Fit to Air? Or Unfair? Abortion Battle Targets East Tennessee

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Knoxville (WVLT) - Odds are, they'll be un-avoidable if you're outdoors, or riding down one of knoxville's major streets this weekend: huge billboards, in the air, and on wheels.

The latest strategy to win hearts and minds in the battle over abortion.

Volunteer TV's Gordon Boyd tells us why a group of abortion opponents has targeted Tennessee with a tactic that even sympathetic groups may find controversial.

East Tennessee is both conservative and the home to two abortion clinics.

It' likely will be a battleground for any constitutional amendment, or fight to ban abortions.

We warn you, the pictures could be disturbing. You may not want children to see them. Both sides say that's precisely the point.

The air war's begun.

A huge banner buzzing World's Fair Park early Friday afternoon, up close on the streets and their website, the pictures are far more graphic.

"There's a sense that this unborn child is just a blob of tissue during the first 90 days of pregnancy," says Gregg Cunningham, Director of the Center for Bioethical Reform. "We've discovered that people who see our photos are shocked to realize how fully formed this little tiny embryo or early features actually are. And they're disturbed to learn that abortion is an evil of far greater magnitude than they might have imagined."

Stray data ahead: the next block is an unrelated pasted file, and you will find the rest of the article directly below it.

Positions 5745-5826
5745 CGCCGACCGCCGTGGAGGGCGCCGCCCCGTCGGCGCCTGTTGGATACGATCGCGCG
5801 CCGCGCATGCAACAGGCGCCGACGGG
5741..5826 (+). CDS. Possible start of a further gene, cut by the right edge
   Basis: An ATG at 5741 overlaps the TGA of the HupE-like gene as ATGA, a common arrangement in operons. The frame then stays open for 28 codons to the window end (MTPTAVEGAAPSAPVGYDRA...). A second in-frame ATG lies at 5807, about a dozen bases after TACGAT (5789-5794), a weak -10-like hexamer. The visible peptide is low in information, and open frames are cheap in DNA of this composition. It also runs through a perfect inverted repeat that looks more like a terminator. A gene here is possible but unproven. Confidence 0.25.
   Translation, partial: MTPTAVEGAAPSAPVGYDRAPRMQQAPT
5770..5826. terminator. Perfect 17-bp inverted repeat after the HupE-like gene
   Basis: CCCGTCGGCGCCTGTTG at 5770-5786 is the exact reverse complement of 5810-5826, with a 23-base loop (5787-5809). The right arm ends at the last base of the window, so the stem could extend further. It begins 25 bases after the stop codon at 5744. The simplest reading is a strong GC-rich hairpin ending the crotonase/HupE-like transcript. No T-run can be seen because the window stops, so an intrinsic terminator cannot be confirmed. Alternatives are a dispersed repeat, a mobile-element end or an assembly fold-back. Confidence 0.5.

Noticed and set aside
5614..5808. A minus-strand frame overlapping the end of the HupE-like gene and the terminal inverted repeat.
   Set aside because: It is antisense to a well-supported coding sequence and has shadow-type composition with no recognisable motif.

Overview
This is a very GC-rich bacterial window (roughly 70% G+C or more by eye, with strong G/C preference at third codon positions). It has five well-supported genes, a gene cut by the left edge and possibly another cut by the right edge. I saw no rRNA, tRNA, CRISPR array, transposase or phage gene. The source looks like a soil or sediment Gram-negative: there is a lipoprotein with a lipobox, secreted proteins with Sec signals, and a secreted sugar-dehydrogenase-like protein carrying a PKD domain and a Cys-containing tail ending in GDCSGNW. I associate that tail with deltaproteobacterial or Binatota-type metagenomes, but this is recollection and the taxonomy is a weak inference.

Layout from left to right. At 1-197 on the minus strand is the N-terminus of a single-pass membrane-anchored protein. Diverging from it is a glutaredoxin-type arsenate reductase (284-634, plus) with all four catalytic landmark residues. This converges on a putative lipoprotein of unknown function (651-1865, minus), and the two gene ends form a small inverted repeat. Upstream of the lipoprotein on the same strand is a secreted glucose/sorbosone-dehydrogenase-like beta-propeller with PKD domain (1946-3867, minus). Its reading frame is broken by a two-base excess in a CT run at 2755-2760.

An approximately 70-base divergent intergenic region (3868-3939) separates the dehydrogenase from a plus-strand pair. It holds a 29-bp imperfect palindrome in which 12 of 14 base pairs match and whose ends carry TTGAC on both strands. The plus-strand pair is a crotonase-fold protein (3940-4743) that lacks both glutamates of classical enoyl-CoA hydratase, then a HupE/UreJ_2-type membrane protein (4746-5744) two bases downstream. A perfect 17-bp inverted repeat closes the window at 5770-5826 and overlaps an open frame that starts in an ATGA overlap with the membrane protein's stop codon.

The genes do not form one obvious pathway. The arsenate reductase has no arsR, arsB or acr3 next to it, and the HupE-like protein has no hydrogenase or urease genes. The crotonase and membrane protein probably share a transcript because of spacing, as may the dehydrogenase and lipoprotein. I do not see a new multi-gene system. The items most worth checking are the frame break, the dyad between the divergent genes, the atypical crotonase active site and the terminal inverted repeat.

"They're trying to scare women about having an abortion, but what they're showing is not what actually is going on," says Elizabeth Fraley, from Volunteer Women's Medical Center.

Knoxville's Volunteer Women's Medical Center has been performing abortions since the Supreme Court legalized them more than 32 years ago.

Director Elizabeth Fraley claims the pictures in question actually depict late-term abortions, which aren't legal in Tennessee.

But beyond that, "I'm not sure that families want their children to see that kind of thing," she says.

"Is it a greater evil to allow born children to be upset, or a greater evil to allow unborn children to be killed?" says Cunningham. "And any parent who says they care more about their child's feels than some other child's is not pro-life, and certainly cannot characterize themselves as pro-life."

Overhead, online, or on the road, the center for bio-ethical reform maintains it has to put these pictures, in our faces, to drive home that decisions carry life or death consequences.

They certainly have the right to do it. As to whether it's fair, I don't necessarily think so," says Fraley.

Trucks, bearing similar pictures, will be on Knoxville roads this weekend.

If you'd like to see, or learn more about how and why organizers are doing this, check out their website at

Does this simplify the debate? Or make it overly simplistic? Does it shed light? Or raise the temperature? This is your heads up, to decide, for yourself.